Propllr Blog

How to Write an Email Newsletter that Subscribers Always Read


closeup-mail-icon-on-smartphoneIf you want to write a great email newsletter, you should start by reading them. The list of my favorite newsletters is short but mighty:

  1. I love Andy Crestodina’s updates from the helm of Orbit Media Studios.
  2. I read everything the content marketing wonks at Animalz send my way. 
  3. And, like everyone else in the Chicago tech ecosystem, I live by Chicago Inno’s daily, The Beat.
  4. My boss asked that I add in The Polsky Weekly 10. He says it's smart, witty, well-designed, and full of the next big things.

Why these four? Because they never fail to deliver interesting content that’s fresh, thought-provoking, and genuinely helpful to me as a content marketing professional who primarily works with startups.

But for each of these stellar missives, I’m subscribed to 25 more that filter into an intentionally neglected folder labeled “Newsletters.” This is where I store the unread chaff that falls away from the wheat, in case I need insights on farmland investments or credit union marketing trends in the future.

If you want to know how to write an email newsletter that doesn’t get automatically kicked into the “Maybe Someday” folder, read on.

Identify the 5 W’s of Your Email Newsletter Project

As with any project – from blogging to running an ultramarathon – your newsletter should have a clear purpose and strategy. To suss this out, run through “The 5 W’s”:

  1. Who is your audience or who is on this mailing list?
  2. What topics, themes, or content do you want to share?
  3. Where will this information reside? (Okay, this one is easy: in an email template.)
  4. When will you send this out and how often?
  5. Why are you sending this newsletter? Do you want to nurture leads, engage your contacts, build audience awareness, start a conversation?

Once you’ve answered these questions on the project level, you can apply them again to each newsletter you send. Without this alignment, you’ll never get the dedicated readership and engagement great newsletters drive.

Who: Identify Your Audience and Their Interests

If you already have an active company blog, you probably have a blog sign-up form to capture the contact information of interested parties. (If you don’t, reach out and we can help you get started!)

This list of active leads and contacts is already interested in what you’re writing and sharing, and these folks are a great target for your newsletter.

To use Propllr as an example, we have an email list that’s primarily made up of people in the startup ecosystem, especially those interested in marketing. They come to us to hear what’s going on in our field, so we speak to them directly in a familiar tone.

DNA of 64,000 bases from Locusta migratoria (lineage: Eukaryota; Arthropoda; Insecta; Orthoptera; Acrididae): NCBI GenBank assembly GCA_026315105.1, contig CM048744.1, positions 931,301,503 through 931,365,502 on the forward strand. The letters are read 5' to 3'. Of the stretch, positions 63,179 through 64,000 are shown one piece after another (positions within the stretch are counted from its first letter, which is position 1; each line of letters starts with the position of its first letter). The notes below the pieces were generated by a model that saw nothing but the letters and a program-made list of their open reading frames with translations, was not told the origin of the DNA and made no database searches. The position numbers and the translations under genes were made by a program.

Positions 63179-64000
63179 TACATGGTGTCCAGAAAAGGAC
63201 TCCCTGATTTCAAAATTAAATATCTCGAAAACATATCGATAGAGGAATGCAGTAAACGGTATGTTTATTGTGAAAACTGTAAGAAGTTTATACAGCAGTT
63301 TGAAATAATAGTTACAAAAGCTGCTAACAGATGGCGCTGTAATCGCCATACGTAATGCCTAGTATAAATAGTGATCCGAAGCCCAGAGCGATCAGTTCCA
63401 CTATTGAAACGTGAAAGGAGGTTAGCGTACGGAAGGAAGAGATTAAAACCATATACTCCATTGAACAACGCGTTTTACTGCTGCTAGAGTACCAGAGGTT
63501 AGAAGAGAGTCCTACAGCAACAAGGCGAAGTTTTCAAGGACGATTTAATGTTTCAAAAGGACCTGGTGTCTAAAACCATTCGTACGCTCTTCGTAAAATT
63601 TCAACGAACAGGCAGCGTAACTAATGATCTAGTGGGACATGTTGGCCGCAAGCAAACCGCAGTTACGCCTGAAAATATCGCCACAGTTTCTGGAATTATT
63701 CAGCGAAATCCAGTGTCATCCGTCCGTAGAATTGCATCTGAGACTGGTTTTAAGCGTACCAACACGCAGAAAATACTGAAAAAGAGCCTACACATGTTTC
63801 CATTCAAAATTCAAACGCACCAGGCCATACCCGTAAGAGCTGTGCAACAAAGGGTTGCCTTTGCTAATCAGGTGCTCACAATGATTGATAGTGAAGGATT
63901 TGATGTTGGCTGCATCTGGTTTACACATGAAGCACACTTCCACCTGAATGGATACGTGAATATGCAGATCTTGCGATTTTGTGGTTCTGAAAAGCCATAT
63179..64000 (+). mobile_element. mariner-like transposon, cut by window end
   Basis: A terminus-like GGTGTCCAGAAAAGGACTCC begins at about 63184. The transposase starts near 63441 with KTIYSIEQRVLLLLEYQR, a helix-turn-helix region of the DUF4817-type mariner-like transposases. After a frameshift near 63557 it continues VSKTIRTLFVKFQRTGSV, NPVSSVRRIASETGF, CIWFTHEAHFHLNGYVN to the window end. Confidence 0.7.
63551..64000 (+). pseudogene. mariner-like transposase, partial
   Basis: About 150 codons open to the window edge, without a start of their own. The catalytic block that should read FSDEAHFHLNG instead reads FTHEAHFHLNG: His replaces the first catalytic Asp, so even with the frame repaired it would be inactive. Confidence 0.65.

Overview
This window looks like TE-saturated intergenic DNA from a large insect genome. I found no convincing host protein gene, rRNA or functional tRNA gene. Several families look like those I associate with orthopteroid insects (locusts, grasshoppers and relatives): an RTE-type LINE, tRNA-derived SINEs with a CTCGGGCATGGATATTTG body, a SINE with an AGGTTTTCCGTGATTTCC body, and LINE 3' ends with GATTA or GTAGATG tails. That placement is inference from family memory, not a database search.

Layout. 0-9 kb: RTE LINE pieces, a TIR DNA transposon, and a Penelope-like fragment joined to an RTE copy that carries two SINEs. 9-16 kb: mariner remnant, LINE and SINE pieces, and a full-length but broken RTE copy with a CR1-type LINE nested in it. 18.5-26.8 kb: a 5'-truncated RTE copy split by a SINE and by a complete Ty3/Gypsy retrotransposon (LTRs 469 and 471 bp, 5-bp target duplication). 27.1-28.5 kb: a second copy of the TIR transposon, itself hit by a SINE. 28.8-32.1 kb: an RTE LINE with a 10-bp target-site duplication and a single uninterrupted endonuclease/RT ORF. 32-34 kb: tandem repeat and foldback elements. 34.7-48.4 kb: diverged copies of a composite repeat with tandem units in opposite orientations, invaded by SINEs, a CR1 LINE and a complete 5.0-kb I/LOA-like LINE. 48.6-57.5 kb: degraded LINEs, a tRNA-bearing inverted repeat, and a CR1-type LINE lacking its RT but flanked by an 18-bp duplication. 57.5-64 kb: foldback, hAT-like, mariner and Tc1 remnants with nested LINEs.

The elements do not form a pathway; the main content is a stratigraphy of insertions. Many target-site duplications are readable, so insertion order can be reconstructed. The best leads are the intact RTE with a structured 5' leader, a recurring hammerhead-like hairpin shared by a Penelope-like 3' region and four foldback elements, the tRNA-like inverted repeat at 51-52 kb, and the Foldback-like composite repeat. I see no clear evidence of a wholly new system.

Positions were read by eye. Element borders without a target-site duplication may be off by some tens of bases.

What: Plan for a Balance of Timely Educational and Promotional Content

A newsletter is an excellent way to get your content in front of the right audience and demonstrate that you’re active experts in your field. While we can’t tell you what to include in your newsletter, here are four strategies to help you get started:

  1. Use timely content to drive interest. Whether you choose to highlight industry news, an upcoming conference, or the changing seasons, a good newsletter should deliver an interesting variety of content. A timely hook can help you do just that. 
  2. Give away your secrets. Propllr is a big proponent of giving away your secrets, and newsletters are a great mechanism for sharing the lessons you’ve recently learned (or relearned). If you want to promote your team’s thought leadership, a newsletter can be a powerful tool to get the word out.
  3. Include recent media wins that are relevant to your audience. Sharing these wins can help boost your PR efforts by demonstrating that what you’re doing is gaining traction with the media. Again, it’s also a powerful way to promote your thought leaders’ prominence.
  4. Promote recent blog posts. We often talk about how content can fuel your PR strategy, but well-promoted content can demonstrate your expertise and engage leads all on its own. Share your blog posts in a newsletter to drive traffic to your site, demonstrate that your brand is active, and even move prospects down the funnel, should they convert from that blog post. (We see it happen!)

On the subjects of conversion, HubSpot advises that newsletter content should be 90 percent educational and 10 percent promotional, and we heartily agree. To this end, each newsletter should have one primary CTA. After all, each newsletter has one purpose.